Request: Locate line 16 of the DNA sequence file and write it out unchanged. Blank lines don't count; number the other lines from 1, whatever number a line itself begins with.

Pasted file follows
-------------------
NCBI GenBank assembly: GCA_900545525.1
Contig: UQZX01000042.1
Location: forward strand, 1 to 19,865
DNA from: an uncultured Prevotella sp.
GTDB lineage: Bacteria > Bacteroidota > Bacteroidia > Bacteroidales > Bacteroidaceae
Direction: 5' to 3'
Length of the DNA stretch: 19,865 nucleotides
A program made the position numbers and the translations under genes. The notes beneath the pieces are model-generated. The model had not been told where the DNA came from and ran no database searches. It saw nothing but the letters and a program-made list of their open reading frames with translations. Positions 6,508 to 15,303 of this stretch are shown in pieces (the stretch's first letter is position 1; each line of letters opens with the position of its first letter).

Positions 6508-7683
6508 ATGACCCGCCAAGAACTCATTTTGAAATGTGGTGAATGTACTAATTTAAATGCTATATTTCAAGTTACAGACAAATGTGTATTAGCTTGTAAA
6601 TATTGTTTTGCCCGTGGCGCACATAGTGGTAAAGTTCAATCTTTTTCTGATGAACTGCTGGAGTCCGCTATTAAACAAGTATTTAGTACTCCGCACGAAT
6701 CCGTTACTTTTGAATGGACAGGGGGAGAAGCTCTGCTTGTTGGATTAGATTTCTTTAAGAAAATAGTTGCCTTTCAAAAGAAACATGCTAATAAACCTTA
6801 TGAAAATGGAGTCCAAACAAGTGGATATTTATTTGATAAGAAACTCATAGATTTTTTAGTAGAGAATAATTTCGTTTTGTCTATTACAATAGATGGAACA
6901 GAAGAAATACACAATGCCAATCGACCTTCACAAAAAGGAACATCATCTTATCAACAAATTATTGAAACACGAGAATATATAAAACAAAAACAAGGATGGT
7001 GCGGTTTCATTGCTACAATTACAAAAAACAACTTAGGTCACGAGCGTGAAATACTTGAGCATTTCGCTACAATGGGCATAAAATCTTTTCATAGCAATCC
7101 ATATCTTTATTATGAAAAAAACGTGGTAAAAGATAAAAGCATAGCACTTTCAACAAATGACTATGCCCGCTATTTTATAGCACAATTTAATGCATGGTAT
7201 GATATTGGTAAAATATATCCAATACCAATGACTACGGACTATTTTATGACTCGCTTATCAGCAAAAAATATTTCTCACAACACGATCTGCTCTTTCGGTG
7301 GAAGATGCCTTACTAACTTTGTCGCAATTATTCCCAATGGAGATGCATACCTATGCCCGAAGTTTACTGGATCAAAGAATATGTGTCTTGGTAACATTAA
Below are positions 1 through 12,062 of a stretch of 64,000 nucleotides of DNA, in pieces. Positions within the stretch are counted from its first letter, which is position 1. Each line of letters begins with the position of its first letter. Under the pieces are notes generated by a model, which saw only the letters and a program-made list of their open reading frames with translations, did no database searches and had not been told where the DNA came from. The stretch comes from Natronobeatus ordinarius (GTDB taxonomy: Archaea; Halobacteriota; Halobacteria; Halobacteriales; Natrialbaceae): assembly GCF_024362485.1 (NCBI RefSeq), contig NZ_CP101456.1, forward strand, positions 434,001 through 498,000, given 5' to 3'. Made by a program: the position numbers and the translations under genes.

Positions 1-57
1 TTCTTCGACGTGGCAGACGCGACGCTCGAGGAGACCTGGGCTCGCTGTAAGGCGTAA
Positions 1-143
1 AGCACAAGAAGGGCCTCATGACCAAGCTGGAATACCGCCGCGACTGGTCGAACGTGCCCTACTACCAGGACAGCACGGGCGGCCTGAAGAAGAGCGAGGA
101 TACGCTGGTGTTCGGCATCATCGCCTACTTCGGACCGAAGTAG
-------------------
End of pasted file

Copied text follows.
7101 ATATCTTTATTATGAAAAAAACGTGGTAAAAGATAAAAGCATAGCACTTTCAACAAATGACTATGCCCGCTATTTTATAGCACAATTTAATGCATGGTAT